Health information workforce faces drastic shortfall in supply: summit
The health information workforce is facing a drastic shortfall in supply in the face of inconsistent data on demand, a forum on workforce shortages has heard.
The forum, staged during a workforce summit held in Sydney last week, also heard that as many as one in three health facilities in Australia are facing vacancies for clinical coders that they cannot fill, and one in five are facing the same challenge with health information managers (HIM).
New Zealand was also represented at the summit by ACHI fellow Karen Day, from the University of Auckland.
The forum heard that actual data on which to base forward planning, as recommended by Health Workforce Australia in a health information workforce report in 2013, has been disputed.
The summit, organised by the Health Information Management Association of Australia (HIMAA) in conjunction with the Australasian College of Health Informatics (ACHI) and the Health Informatics Society of Australia (HISA), heard there was a need for ongoing research on health information workforce supply and demand in consultation with industry.
HIMAA acting president Jenny Gilder said the data on the health information management profession’s two occupations, which formed part of the HWA report's recommendations, was at odds with data from substantive workforce research conducted by the Australian Institute of Health and Welfare (AIHW) in 2009.
“Census data between 2001 and 2011 indicates a growth of 70 per cent in HIMs in the period, from 865 to 1473, yet the AIHW’s 2010 report places [a full-time equivalent] figure of 630 HIMs right in the middle of the period between a 2006 census figure of 1255 and the 2011 result,” Ms Gilder said.
“This casts doubt on the HWA HIW report’s recommendation two, that a combination of existing data gathering institutions, including the ABS and AIHW, should be approached to improve workforce data collection.”
Ms Gilder said indicative membership research conducted by HIMAA in December 2014 showed that there were unfilled clinical coder vacancies in a third of Australian health facilities, and HIM vacancies in one in five.
Coder demand is rising for 62 per cent of respondents to the HIMAA survey, but supply is poor in 53 per cent, the research found. HIM supply is rising for 45 per cent of respondents where supply is poor for 51 per cent.
HIMAA CEO Richard Lawrance said it appeared that supply is not meeting demand, with HIMAA-trained entry-level clinical coding graduates between 2011 and 2015 totalling 726 – less half of the minimum requirement forecast by the AIHW for the 2010-15 period.
“And HIMAA is the largest supplier of VET level clinical coding graduates in the country,” Mr Lawrance said.
“This, coupled with a reluctance of employers to accept that clinical coding graduates require on-the-job induction, even though internship is accepted for almost every frontline therapeutic position, has further limited clinical coder supply.”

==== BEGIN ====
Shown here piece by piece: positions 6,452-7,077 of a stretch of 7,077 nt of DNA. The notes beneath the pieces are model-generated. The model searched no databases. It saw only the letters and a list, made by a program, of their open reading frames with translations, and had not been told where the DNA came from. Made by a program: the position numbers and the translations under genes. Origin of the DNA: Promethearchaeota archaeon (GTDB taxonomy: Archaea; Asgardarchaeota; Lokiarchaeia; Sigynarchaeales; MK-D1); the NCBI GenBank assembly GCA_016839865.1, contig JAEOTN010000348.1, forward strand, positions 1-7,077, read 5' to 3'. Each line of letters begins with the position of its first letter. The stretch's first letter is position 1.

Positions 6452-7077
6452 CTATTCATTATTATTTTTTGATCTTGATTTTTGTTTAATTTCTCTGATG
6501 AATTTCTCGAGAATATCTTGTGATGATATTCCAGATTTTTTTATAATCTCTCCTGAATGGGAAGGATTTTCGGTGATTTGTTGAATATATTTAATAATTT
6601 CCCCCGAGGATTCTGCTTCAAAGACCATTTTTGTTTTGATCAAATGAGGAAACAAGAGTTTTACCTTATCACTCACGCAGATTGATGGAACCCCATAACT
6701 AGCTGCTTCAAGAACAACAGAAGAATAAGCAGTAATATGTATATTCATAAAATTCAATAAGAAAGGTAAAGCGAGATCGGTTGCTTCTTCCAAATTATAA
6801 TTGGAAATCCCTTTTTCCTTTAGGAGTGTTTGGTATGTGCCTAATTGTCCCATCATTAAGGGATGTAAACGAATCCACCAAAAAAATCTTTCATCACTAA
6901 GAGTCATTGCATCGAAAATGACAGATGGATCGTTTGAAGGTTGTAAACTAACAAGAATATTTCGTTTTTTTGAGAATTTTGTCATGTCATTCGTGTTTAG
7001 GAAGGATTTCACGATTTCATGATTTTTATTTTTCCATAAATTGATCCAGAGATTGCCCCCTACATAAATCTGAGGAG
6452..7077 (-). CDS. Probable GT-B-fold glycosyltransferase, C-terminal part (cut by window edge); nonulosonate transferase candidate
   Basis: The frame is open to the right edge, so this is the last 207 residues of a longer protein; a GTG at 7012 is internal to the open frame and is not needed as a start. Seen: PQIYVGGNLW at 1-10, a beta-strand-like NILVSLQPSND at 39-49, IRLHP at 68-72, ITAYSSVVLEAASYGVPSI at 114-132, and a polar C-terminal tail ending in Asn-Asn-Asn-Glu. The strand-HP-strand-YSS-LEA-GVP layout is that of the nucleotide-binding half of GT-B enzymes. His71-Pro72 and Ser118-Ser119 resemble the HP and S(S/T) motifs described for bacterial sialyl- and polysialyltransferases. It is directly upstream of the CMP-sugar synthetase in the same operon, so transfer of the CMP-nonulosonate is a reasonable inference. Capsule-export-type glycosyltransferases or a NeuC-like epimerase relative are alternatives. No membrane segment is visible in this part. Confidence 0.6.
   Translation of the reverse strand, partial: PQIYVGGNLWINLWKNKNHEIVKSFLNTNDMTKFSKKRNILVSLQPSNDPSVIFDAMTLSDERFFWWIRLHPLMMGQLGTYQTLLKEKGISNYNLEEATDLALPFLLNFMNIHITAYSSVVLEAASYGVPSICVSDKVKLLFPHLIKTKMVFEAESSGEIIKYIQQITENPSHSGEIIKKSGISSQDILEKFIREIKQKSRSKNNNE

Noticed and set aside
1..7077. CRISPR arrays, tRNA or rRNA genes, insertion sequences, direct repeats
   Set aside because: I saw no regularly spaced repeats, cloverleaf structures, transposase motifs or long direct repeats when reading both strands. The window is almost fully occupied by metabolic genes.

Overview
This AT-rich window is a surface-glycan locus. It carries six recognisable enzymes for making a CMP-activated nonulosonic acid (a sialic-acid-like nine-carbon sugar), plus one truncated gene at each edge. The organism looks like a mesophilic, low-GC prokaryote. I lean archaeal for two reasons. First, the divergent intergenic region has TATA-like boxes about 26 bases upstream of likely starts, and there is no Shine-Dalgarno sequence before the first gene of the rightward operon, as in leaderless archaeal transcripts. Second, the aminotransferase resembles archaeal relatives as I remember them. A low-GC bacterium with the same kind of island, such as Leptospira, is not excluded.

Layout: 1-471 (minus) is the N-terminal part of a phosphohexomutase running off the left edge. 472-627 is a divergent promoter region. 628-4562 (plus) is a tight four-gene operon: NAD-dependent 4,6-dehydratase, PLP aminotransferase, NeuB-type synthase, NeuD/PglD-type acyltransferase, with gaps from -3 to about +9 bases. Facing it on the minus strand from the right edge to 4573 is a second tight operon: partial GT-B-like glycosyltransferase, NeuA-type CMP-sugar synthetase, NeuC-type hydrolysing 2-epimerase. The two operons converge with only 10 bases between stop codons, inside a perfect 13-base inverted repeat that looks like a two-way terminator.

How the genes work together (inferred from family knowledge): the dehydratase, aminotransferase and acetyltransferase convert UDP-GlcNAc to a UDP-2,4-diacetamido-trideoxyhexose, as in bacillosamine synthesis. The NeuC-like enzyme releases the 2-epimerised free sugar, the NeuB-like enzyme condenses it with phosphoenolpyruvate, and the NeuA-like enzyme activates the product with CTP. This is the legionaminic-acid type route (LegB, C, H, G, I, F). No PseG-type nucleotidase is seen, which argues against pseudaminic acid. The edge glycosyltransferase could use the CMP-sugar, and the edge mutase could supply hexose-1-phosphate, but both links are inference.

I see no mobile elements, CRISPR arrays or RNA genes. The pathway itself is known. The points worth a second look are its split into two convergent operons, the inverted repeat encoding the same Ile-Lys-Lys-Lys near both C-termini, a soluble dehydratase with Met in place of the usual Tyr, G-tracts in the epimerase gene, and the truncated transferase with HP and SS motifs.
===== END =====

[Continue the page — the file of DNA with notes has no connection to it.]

The forum agreed that definitional clarity was required before an appropriate data set could be developed for ongoing workforce research.
The forum also discussed how core health information management skills were the foundation from which specialisation and diversification could then occur.
HISA treasurer Phil Robinson and ACHI president Klaus Veil provided examples of people with HIM and clinical coding skills who then reached senior and executive levels in the health system, often involving a health informatics pathway.
HISA CEO Louise Schaper also presented on the Certified Health Informatician Australia (CHIA) program, which a number of health information management professionals have completed.
The peak bodies also agreed that a united voice was necessary to lobby for change, which was supported by Mr Veil and Dr Schaper.
"There is no doubt that we collectively feel that there is a problem; but we need to take an evidence-based approach that is supported by a common voice of the health information community,” Mr Veil said.
“We believe there is a real risk that the benefits sought from the recently re-booted My Health Record cannot be realised due to workforce limitations."
Dr Schaper said the health informatics workforce was vital in the digital age. “We welcome and encourage [the Australian Health Ministers' Advisory Council's] prioritisation of addressing the information needs of the current and future health workforce.”
NZ's Dr Day said there was a potential solution for workforce supply at the university level. The alignment of NZ's national health strategy and its national health IT plan, which targets the development of health informatics capability as a key to success, provides a structural pull factor into which the academic providers of workforce capacity-building can supply.
Posted in Australian eHealth